(Date:10/29/2015)... RESTON, Va. , Oct. 29, 2015 ... announced today that it has released a new version ... Daon customers in North America ... gains. IdentityX v4.0 also includes a FIDO UAF ... customers are already preparing to activate FIDO features. These ...
(Date:10/27/2015)... , Oct. 27, 2015 In the present ... of concern for various industry verticals such as banking, ... to the growing demand for secure & simplified access ... ,sectors, such as hacking of bank accounts, misuse of ... equipment such as PC,s, laptops, and smartphones are expected ...
Breaking Biology News(10 mins):
(Date:11/25/2015)... ... 25, 2015 , ... Jessica Richman and Zachary Apte, founders ... initial angel funding process. Now, they are paying it forward to other microbiome ... investments in the microbiome space. In this, they join other successful entrepreneurs-turned-angels ...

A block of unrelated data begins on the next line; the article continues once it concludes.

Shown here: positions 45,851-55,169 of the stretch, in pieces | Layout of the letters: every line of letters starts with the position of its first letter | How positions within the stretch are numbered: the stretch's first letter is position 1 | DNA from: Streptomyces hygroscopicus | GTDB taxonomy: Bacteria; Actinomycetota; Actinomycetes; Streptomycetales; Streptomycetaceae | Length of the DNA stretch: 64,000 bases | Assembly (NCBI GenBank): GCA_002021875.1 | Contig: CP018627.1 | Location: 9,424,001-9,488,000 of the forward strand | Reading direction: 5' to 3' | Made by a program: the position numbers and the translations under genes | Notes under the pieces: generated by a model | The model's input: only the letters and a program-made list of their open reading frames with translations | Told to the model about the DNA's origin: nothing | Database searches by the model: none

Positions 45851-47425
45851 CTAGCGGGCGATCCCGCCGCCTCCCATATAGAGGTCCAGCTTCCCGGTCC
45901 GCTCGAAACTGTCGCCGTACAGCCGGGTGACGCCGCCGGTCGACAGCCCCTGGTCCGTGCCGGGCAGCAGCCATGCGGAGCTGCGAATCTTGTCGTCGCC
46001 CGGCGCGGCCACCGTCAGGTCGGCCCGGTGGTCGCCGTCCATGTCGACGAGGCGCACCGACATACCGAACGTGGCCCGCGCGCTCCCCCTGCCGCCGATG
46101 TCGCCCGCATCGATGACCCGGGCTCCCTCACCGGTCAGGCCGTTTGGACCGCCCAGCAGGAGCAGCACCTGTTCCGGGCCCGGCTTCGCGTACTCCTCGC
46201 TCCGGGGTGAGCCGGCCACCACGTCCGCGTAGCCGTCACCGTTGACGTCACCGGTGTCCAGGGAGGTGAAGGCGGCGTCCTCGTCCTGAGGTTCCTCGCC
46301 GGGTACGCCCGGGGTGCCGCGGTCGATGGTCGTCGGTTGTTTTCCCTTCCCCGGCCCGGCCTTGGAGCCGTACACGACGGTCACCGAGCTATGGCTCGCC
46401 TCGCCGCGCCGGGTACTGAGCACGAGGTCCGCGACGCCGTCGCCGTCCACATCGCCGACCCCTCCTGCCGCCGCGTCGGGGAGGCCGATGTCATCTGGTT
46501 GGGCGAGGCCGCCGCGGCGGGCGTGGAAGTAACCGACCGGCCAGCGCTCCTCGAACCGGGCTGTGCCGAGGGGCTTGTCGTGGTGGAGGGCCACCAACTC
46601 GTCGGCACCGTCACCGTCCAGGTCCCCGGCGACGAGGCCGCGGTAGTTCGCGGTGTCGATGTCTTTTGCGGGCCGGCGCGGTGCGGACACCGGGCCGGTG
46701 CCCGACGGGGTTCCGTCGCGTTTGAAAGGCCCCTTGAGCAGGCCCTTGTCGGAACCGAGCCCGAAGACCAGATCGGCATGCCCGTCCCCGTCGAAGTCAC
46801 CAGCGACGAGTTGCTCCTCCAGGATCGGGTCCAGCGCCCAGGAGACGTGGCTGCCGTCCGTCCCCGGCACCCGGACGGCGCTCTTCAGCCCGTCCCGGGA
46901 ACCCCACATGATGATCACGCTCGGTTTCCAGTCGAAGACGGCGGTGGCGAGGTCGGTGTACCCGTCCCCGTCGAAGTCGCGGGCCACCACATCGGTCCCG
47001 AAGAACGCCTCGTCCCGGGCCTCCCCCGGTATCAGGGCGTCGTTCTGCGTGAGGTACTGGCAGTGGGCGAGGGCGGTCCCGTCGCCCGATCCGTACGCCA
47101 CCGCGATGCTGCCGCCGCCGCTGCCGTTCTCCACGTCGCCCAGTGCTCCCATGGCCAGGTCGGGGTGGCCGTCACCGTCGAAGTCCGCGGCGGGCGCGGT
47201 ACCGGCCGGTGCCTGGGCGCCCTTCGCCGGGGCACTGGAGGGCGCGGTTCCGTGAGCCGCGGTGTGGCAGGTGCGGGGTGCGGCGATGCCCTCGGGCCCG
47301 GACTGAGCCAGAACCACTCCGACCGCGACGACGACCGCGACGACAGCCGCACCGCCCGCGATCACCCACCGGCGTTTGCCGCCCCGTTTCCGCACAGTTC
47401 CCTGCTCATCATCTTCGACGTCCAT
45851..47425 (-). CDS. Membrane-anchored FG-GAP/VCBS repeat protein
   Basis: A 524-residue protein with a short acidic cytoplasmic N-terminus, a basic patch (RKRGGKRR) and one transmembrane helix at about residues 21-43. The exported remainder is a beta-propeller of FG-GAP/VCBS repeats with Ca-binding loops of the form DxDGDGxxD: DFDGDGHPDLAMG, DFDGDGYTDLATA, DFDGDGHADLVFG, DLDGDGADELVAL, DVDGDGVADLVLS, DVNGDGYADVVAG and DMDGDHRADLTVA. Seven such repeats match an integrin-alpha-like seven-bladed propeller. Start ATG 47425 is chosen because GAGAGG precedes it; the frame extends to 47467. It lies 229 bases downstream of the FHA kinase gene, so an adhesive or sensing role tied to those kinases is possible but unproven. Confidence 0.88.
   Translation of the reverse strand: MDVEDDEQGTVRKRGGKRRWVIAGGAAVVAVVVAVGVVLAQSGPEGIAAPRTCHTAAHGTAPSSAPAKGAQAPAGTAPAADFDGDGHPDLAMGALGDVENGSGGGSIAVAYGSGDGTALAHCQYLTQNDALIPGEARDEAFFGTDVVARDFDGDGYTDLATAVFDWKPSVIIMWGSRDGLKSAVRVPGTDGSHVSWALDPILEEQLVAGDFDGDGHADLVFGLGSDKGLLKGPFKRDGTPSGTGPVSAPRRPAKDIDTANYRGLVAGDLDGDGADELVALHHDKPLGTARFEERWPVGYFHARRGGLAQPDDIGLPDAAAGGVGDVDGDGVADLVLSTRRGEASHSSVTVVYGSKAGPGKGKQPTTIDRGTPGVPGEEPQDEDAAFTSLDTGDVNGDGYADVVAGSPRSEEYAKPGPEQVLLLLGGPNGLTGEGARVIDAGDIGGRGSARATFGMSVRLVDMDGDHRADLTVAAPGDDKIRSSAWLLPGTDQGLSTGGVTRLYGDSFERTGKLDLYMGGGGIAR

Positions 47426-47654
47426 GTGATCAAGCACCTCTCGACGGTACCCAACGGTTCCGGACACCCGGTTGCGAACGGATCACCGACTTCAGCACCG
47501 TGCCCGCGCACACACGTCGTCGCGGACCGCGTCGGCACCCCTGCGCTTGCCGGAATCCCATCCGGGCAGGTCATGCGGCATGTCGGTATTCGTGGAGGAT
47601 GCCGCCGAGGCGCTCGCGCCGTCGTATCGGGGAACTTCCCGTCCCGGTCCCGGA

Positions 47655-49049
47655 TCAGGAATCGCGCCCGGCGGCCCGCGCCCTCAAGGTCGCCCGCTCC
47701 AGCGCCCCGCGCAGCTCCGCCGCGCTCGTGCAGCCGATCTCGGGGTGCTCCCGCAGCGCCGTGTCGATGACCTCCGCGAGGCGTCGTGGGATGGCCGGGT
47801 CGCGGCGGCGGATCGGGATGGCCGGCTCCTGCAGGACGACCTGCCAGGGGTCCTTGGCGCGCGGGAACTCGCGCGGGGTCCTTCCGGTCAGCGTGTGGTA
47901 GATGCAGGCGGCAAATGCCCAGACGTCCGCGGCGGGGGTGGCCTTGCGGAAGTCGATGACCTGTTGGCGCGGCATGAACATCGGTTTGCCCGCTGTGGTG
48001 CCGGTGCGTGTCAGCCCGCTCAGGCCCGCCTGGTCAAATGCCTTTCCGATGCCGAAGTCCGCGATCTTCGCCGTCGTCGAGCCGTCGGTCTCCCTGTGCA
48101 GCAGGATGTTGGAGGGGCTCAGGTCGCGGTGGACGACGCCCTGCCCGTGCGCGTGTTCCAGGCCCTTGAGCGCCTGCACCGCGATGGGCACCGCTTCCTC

(Date:11/24/2015)... 2015 Halozyme Therapeutics, Inc. (NASDAQ: HALO ) will ... New York on Wednesday, December 2 at 9:30 a.m. ... and CEO, will provide a corporate overview. th ... at 1:00 p.m. ET/10:00 a.m. PT . Jim Mazzola ... a corporate overview. --> th Annual Oppenheimer Healthcare ...
(Date:11/24/2015)... CITY , Nov. 24, 2015 /PRNewswire/ - Aeterna ... request of IIROC on behalf of the Toronto Stock ... news release there are no corporate developments that would ... --> --> About ... . --> Aeterna Zentaris is ...
(Date:11/24/2015)... ... ... The Academy of Model Aeronautics (AMA), led by its Executive Council, has officially ... to represent the First–Person View (FPV) racing community. , FPV racing has exploded in ... racing and several new model aviation pilots have joined the community because of their ...
Breaking Biology Technology: